The Kingman Rail Car BLEVE

Twenty-five years have passed since a railroad tank car carrying propane exploded in Kingman, AZ. Robert Burke revisits the incident and discusses what lessons (if any) were learned.


It was 25 years ago, on July 5, 1973, that a propane tank car being off-loaded in Kingman, AZ, caught fire, resulting in a BLEVE - boiling liquid expanding vapor explosion - that killed 11 Kingman firefighters and one civilian. Captain Wayne Davis is the only firefighter in the area who was at...


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On-The-Scene Photography

Many of the photos of the fire and explosion were taken by Hank Graham, a Santa Fe Railroad conductor. He was working on a short train servicing the industries along the railroad in Kingman when the incident occurred. Graham had been notified of the fire at the Doxol plant and was advised not to proceed into the area. While maneuvering several rail cars, he saw the smoke from the fire. Graham pulled out his camera and started taking photos of the incident. When the train stopped, he proceeded to a point on Route 66 where a police officer was blocking traffic access from the incident. He wanted to know how long the rail line would be blocked.

Graham then began photographing the burning tank car's relief valve and awaited the fireball that would be created when it opened. While he was preparing to take another photo of the flaming relief valve, the BLEVE occurred, burning the hair off of his arms.

In the years since the Kingman explosion, rail cars have been manufactured with an outer layer of insulation and tank skin surrounding the inner tank to provide time before a fire can reach the inner tank. This insulation adds about one hour to the 15-to-20-minute time of flame impingement before a BLEVE is likely to occur.

A recent incident occurred in Weyuwega, WI, where 18 propane and LPG cars derailed and some experienced direct flame impingement. The insulation on the tank cars may have helped prevent a BLEVE from occurring during this 21-day incident. However, stationary and portable propane containers still have no protective insulation. Flame impingement on the vapor surface of these tanks will produce conditions that may lead to a BLEVE.

Others Inspired To Join

Today, the Kingman Fire Department is headed by career Chief Charles Osterman (who was just 16 years old when the explosion occurred) in command of four stations, five engines, a 55-foot TeleSqurt, a heavy support vehicle, an extrication truck, two brush engines and a reserve ambulance. The department's response area has grown to over 30 square miles and the population now exceeds 18,000. Each shift now has eight career firefighters on duty supported by Osterman, two assistant chiefs, an EMS coordinator and a training officer. The career force is complemented by 19 volunteers.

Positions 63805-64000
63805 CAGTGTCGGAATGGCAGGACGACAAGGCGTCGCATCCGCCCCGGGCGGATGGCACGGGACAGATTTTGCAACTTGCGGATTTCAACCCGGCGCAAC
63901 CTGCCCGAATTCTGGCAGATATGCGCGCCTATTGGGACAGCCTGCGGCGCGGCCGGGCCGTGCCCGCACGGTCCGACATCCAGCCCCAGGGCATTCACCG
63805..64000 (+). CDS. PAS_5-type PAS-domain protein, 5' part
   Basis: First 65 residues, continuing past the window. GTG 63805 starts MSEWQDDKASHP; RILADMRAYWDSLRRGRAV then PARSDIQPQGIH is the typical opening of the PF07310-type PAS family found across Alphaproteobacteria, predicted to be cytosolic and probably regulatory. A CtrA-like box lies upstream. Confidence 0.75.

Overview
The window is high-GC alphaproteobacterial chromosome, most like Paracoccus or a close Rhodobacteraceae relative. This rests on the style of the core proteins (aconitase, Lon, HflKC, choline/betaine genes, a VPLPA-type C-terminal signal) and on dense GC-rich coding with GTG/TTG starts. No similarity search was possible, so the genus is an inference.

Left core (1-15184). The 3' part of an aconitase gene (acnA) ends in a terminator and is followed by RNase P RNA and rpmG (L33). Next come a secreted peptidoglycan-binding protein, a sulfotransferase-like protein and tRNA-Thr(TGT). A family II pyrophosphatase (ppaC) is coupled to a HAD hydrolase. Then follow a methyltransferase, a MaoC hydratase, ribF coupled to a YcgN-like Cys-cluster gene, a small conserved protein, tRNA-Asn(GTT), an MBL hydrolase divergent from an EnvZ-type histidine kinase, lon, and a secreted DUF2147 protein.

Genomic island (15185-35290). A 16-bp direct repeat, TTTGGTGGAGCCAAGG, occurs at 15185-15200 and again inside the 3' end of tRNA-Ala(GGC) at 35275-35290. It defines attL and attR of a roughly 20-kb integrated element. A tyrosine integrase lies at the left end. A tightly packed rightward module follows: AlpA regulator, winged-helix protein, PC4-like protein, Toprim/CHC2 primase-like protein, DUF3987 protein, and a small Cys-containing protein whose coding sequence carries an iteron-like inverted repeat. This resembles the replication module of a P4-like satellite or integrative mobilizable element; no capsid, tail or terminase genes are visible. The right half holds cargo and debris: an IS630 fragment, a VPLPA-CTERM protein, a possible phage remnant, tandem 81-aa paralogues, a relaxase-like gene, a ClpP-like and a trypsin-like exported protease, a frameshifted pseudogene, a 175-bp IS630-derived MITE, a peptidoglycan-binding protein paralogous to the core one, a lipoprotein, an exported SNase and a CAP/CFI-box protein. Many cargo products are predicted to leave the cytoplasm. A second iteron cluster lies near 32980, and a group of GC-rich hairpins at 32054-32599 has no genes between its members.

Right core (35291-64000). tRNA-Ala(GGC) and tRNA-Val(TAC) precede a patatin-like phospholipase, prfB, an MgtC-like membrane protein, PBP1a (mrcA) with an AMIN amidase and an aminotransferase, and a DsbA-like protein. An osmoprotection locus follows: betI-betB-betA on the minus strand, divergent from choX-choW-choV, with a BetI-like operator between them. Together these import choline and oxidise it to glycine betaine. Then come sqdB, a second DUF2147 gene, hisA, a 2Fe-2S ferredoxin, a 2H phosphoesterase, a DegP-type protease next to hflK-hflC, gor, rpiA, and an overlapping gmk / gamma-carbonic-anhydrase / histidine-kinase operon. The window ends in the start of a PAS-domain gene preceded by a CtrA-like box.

Osterman reports that the incident that occurred 25 years ago this month has led many relatives of the firefighters who were killed - including sons, nephews and uncles - to become career and volunteer firefighters in Kingman and other communities. Osterman's father was a volunteer firefighter in Kingman when the explosion occurred but was at work 22 miles away and missed the call - which may have saved his life.

Robert Burke will discuss "Hazardous Materials Response: Handling The Inci-dent" at Firehouse Emergency Services Expo '98 in Baltimore July 15-19.

What Is A BLEVE?

A BLEVE is a boiling liquid expanding vapor explosion. Gases are liquefied to allow the shipment of large volumes of product more economically. The process involves pressurization of the gas at its critical temperature and critical pressure.

Every gas has different critical temperatures and pressures. The boiling point of liquid propane is -40 degrees below zero Fahrenheit. It remains a liquid because of the pressure in the tank pressing down on the surface of the liquid. Liquefied gases other than cryogenics (refrigerated liquids) exist at what ever ambient temperature is present around the tank - if it is 70F outside, then the temperature of the liquid gas is 70F. Almost any ambient temperature encountered in this country is above -40F. Therefore, liquid propane is existing as a liquid above its boiling point. At 70F it is existing at 110 degrees above its boiling point!

When radiant heat, changes in ambient temperature or flame impingement increase the rate of boiling within the tank, the pressure also increases. Each tank has a pressure relief valve to remove the excess pressure. If, however, the pressure is being increased at a greater rate than it is being removed, or the tank is weakened as a result of flame impingement or mechanical damage to the tank, a BLEVE can occur.